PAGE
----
Two decades ago South Africa was shunned by the west, its apartheid system a symbol of the iniquities of colonialism. Now the country aspires to be the economic example to be followed. A deal in 2000 saw tariffs on most EU trade lifted, but some of South Africa’s farmers see that as a raw deal. “Tariffing would help a lot to protect ourselves, against lower prices coming from the world market”.
In the urban bustle of the capital Pretoria, however, the consensus is that an up-and-coming economy such as South Africa’s should be making deals with richer countries. Analyst Tom Wheeler shares this view. “There should be a partnership between Africa and the developed world and the industrialised world, and that industrialised world can assist Africa out of the grinding poverty that exists in many countries”.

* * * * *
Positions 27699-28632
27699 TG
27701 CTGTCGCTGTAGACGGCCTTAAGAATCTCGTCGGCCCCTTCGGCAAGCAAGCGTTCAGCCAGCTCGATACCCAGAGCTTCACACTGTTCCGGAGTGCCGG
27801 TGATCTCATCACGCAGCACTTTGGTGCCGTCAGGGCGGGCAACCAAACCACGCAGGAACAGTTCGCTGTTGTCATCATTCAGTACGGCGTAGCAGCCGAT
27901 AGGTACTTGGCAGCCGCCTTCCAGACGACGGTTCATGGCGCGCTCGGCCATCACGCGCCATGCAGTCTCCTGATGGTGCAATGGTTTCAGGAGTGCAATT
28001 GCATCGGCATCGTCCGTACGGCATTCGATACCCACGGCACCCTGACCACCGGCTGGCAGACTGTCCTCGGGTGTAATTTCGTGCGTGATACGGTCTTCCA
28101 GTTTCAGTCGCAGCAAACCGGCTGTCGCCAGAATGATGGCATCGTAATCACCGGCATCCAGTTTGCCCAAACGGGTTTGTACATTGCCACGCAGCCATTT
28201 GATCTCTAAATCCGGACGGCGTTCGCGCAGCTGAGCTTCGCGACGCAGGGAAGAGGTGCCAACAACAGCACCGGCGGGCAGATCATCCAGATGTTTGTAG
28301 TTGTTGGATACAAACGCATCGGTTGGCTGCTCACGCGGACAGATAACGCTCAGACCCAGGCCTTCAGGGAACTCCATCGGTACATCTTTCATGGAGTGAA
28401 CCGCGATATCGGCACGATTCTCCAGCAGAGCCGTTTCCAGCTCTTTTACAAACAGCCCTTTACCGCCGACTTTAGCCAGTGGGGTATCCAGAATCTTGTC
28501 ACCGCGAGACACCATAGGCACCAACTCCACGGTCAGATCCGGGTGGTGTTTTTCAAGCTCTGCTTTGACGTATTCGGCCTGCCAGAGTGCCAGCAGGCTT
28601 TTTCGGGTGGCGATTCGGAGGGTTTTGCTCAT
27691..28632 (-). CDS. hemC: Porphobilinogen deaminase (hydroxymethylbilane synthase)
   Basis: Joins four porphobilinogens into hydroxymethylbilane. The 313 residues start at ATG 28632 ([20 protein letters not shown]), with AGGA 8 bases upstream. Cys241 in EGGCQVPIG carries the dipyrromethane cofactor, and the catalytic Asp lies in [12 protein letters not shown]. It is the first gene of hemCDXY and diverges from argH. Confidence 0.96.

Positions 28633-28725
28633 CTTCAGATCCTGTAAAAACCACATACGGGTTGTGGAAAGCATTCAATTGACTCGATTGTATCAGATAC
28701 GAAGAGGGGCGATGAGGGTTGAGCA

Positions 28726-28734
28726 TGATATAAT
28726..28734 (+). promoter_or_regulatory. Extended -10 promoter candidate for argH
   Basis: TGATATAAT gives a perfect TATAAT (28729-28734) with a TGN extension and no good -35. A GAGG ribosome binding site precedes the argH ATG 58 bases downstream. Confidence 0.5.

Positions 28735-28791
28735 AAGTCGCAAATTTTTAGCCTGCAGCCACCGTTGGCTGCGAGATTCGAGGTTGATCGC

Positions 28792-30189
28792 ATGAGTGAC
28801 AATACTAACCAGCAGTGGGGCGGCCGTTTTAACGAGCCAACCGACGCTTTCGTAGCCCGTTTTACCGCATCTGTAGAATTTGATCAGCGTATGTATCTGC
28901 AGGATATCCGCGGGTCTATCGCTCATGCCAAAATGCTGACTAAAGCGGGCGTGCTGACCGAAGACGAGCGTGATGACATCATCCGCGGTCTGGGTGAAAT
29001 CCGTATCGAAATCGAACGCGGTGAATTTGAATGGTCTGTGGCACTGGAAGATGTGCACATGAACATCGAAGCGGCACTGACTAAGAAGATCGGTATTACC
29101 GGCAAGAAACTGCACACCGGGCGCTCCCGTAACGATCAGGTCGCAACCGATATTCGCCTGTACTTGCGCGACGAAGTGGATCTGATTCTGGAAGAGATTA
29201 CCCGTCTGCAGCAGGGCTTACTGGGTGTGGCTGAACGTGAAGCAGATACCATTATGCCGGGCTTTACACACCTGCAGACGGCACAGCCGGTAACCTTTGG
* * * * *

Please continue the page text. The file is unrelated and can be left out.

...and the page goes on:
But some poorer African countries and aid agencies do not subscribe to the logic that playing in a higher league will benefit everyone. One NGO member explains that farmers and businesses are calling on leaders not to sign rushed Economic Partnership Agreements with the European Union.
For South Africa the crunch test of its economic strength comes in three years when it becomes the first African country to host the most commercial event of them all, the football World Cup.